One of the most unusual members of the cabbage family, Brussels sprout plants develop miniature cabbage heads along the main stem, starting from the bottom up. Sprout formation does not begin until the plants are mature, which can occur 90 to 120 days after transplanting, depending on variety and weather conditions.
Exposure to frost improves the flavor of Brussels sprouts, so they are a yearly treat of early winter. Where winters are mild, Brussels sprouts can be grown through winter for harvest in early spring.
Types of Brussels Sprouts
Brussels sprout varieties vary in growth rate, productivity and color. Hybrids including ‘Diablo’ and ‘Dimitri’ have been the most productive in field trials in a variety of locations. Where these reliable varieties do well, you can also try heirlooms such as ‘Long Island’ or red ‘Rubine.’
Days to maturity ratings for Brussels sprout varieties range between 90 and 120 days, with most varieties falling in between. However, this estimate represents the date of your first picking only. Brussels sprout plants that start producing about two weeks before your last frost date will bear good crops over a long season. When growing Brussels sprouts, expect weekly harvests of four to five sprouts per plant for about six weeks.
How to Plant Brussels Sprouts
Unlike cabbage and broccoli, growing Brussels sprouts is seldom successful from plants set out in spring. Hot weather that arrives just as spring-planted sprouts start sprouting ruins their flavor and texture, and the plants become magnets for insects.
It is much better to wait until late spring or early summer to start Brussels sprout seeds. Recommended seeding dates for a few locations include March 30 in Rhode Island, May 15 in New York, June 5 in West Virginia, and July 1 in Alabama. Harden off the seedlings before setting them out in well-prepared soil, and plan to cover them with lightweight row cover or tulle to exclude insect pests.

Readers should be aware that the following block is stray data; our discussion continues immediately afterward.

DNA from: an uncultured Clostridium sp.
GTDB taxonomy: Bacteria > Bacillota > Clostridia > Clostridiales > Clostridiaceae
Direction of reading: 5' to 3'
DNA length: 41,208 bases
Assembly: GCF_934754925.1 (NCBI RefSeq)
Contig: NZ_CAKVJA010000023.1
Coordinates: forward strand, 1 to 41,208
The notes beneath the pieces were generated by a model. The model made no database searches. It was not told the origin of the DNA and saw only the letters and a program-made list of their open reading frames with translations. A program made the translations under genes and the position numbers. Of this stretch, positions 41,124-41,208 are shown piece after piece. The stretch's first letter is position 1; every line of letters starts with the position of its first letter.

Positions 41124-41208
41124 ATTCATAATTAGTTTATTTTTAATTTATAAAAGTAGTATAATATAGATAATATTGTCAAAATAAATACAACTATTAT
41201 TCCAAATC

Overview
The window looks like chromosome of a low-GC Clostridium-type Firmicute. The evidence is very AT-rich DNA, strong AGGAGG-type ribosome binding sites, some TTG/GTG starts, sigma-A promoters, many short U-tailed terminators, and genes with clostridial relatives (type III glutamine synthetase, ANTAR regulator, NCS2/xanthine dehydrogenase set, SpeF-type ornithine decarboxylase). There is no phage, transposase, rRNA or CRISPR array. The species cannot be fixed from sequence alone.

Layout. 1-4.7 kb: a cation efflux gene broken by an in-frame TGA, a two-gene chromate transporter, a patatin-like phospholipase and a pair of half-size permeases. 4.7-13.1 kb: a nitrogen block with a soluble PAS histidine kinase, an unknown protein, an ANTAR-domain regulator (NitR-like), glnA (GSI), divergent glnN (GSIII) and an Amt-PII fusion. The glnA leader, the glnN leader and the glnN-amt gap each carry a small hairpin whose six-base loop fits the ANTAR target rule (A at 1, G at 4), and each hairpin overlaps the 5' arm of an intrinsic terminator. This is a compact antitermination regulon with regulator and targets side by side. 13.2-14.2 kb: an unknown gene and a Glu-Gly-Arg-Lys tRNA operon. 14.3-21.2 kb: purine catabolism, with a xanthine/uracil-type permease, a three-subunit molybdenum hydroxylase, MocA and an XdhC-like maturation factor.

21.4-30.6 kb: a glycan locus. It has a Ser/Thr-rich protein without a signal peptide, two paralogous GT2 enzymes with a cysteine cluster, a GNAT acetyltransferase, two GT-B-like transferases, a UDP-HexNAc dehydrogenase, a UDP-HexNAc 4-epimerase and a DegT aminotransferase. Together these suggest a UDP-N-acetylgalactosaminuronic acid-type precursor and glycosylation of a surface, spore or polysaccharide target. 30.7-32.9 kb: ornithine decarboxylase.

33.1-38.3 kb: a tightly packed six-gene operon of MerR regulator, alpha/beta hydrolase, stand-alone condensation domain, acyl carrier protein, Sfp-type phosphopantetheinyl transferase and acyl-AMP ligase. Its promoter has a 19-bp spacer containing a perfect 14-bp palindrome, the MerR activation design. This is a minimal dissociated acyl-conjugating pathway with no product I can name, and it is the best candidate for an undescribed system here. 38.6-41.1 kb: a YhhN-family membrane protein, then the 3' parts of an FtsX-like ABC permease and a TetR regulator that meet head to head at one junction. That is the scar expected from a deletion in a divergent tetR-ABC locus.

Brussels sprouts are heavy feeders that demand moist, fertile soil with a pH between 6.0 and 7.0. The ideal soil texture for Brussels sprouts is clay, because tight clay helps hold the roots firm when the large plants are blown by harsh winds. Mix in a generous application of a balanced organic fertilizer before planting, and use a biodegradable mulch of grass clippings or coarse compost to insulate the roots from summer’s heat.
For recommended planting dates for your local climate — and to design your garden beds — try our Vegetable Garden Planner.
Growing Brussels Sprouts
Featherweight row cover held aloft with hoops or stakes is the easiest way to protect Brussels sprout plants from grasshoppers and other summer insects. When the plants are 12 inches tall, top-dress them with a high nitrogen organic fertilizer such as composted manure.
As plants grow, stake plants to keep them from falling over. Upright Brussels sprout plants produce better than crooked ones.
Harvesting and Storing Brussels Sprouts
To harvest, twist off sprouts, a few at a time, as soon as they are at least one-half inch in diameter. Keep in mind that the first sprouts are often much smaller than those produced later in the season. Breaking off the lowest leaves gives nearby sprouts more room to grow.
Refrigerate harvested sprouts immediately. Brussels sprouts will keep in the refrigerator for several weeks, or they can be blanched and frozen. Here’s another neat storage option: In the North where the plants grow quite large, they can be pulled from the garden with sprouts still attached, stripped of their leaves, and stuck into a bucket of damp sand kept in a cold root cellar.
Propagating Brussels Sprouts
As biennials, Brussels sprouts produce yellow flowers followed by elongated seedpods in their second year. When the seedpods dry to tan, gather them in a paper bag, and allow them to dry indoors for a week. Shatter the dry pods and collect the largest seeds for replanting. Under good conditions, Brussels sprouts seeds will store up to three years.
(For details on growing many other vegetables and fruits, visit our Crop at a Glance collection page.)
Contributing editor Barbara Pleasant gardens in southwest Virginia, where she grows vegetables, herbs, fruits, flowers and a few lucky chickens.